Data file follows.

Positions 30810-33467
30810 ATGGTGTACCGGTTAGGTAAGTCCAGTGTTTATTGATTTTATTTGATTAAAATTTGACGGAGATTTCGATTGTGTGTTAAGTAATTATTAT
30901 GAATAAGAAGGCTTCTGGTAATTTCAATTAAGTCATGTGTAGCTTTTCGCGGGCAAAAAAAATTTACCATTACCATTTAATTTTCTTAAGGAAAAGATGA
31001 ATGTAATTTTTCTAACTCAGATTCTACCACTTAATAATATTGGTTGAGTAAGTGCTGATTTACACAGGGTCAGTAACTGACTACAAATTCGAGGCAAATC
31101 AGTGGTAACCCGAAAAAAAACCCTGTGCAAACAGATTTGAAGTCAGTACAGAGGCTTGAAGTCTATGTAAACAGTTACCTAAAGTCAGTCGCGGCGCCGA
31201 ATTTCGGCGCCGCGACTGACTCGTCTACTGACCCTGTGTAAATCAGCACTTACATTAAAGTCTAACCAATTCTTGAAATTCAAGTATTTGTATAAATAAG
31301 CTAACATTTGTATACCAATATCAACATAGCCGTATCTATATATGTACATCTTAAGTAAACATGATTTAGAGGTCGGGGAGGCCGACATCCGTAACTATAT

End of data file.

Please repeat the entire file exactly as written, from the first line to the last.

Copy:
Positions 30810-33467
30810 ATGGTGTACCGGTTAGGTAAGTCCAGTGTTTATTGATTTTATTTGATTAAAATTTGACGGAGATTTCGATTGTGTGTTAAGTAATTATTAT
30901 GAATAAGAAGGCTTCTGGTAATTTCAATTAAGTCATGTGTAGCTTTTCGCGGGCAAAAAAAATTTACCATTACCATTTAATTTTCTTAAGGAAAAGATGA
31001 ATGTAATTTTTCTAACTCAGATTCTACCACTTAATAATATTGGTTGAGTAAGTGCTGATTTACACAGGGTCAGTAACTGACTACAAATTCGAGGCAAATC
31101 AGTGGTAACCCGAAAAAAAACCCTGTGCAAACAGATTTGAAGTCAGTACAGAGGCTTGAAGTCTATGTAAACAGTTACCTAAAGTCAGTCGCGGCGCCGA
31201 ATTTCGGCGCCGCGACTGACTCGTCTACTGACCCTGTGTAAATCAGCACTTACATTAAAGTCTAACCAATTCTTGAAATTCAAGTATTTGTATAAATAAG
31301 CTAACATTTGTATACCAATATCAACATAGCCGTATCTATATATGTACATCTTAAGTAAACATGATTTAGAGGTCGGGGAGGCCGACATCCGTAACTATAT